The Fair Employment Law in Wisconsin prohibits employers from discriminating against an employee due to his or her disability. This law applies to almost all public and private companies regardless of how many employees it has. Furthermore, the federal Americans with Disabilities Act provides protection from disability discrimination to employees working for companies with more than 15 employees.
Wisconsin employers must abide by the Americans with Disabilities Act of 1990. This federal law states that reasonable accommodations must be made for employees or applicants who suffer from a disability. An employer may be exempt from this requirement if it would create an undue hardship for the company. Reasonable accommodations are defined as modifications to the workplace that enable an employee to do the job to the best of his or her abilities.
Both Wisconsin employees as well as those persons seeking a job in the state may be interested in the requirements placed on employers in order to be in compliance with the Americans with Disabilities Act. The law uses the term 'reasonable accommodation" when describing what an employer must do in order to facilitate someone with needs either applying for or performing a job.
Federal law prohibits employment discrimination based on a disability of an employee or job applicant. Disability discrimination is governed by the Americans with Disabilities Act. According to the protections offered by the act, employers may not treat a person less favorably because of a belief that he or she has a disability or a history of disability. Discrimination is prohibited with regard to pay rates, job assignments, hiring and firing decisions, promotions, layoffs, fringe benefits and other employment related matters.
On Aug. 20, the Equal Employment Opportunity Commission filed a lawsuit against a Wisconsin company for how it handled its company wellness program. The lawsuit alleges that a woman who was employed by Orion Energy Systems, Inc., was retaliated against and then fired for not participating in the program. According to the EEOC, the company's policy regarding the wellness program was a violation of the Americans with Disabilities Act.
The Americans with Disabilities Act is meant to afford individuals in Wisconsin who are disabled with protection from discrimination in the workplace. Interestingly, the protections offered by the act are not only extended to those who suffer from disabilities. Those who have relationships with a person, such as a worker with a disabled spouse, might also be covered by the act.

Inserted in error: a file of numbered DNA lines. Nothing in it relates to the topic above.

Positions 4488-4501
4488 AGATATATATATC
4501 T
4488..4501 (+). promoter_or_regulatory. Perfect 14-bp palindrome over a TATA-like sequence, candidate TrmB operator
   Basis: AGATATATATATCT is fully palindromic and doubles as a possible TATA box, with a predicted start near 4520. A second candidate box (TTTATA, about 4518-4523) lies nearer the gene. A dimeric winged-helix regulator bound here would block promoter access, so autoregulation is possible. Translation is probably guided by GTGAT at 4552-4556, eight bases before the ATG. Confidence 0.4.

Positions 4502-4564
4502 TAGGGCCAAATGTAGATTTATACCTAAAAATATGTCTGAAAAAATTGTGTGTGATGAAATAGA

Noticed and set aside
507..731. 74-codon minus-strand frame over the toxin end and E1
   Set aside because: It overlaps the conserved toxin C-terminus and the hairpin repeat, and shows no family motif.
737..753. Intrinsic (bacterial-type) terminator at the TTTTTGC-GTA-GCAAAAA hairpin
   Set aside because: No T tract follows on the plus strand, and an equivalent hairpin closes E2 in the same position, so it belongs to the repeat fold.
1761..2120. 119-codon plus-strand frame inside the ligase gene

The Americans with Disabilities Act requires employers to make accommodations, if requested, for workers who suffer from mental or physical disabilities. In situations that involve a disability, the employer and worker generally work out a reasonable accommodation that allows the employee to perform his or her job duties. In a recent case here in Wisconsin, a former Juneau County deputy agreed to a settlement with the county after he claimed that his workplace failed to make accommodations for his epilepsy.
Wisconsin Governor Scott Walker has announced an initiative aimed at improving employment options for residents with a wide range of mental health conditions. The move could help people with Down Syndrome, traumatic brain injuries, autism and cerebral palsy find work that is both profitable and fulfilling. By improving the state's employment rate for such workers, Walker hopes that much of the untapped potential help by these individuals can be put to use within the workforce, by means of job options and reasonable accommodation.
Many Americans are troubled with access issues in the workplace. Although there are laws in order to protect the rights of disabled workers, they undoubtedly face difficulties every day due to unreasonable accommodation. The Americans with Disabilities Act seeks to break down barriers for disabled workers in Wisconsin. Recently, one man recounts his journey through the court system to ensure that the ADA and laws surrounding reasonable accommodation are upheld.
In surveys conducted recently by researchers, half of U.S. employers are unsure of how to interpret ADA accommodations and implement provision without avoiding organizational hardship. Wisconsin employers and employees now have the Americans with Disabilities Act Amendments Act for reference with regard to the definition and broadened terms of disability. This amendment to the ADA allowed an increase in the pool of protected individuals. However, further clarity may still need to be provided to ensure protection of disabled individuals in the workplace.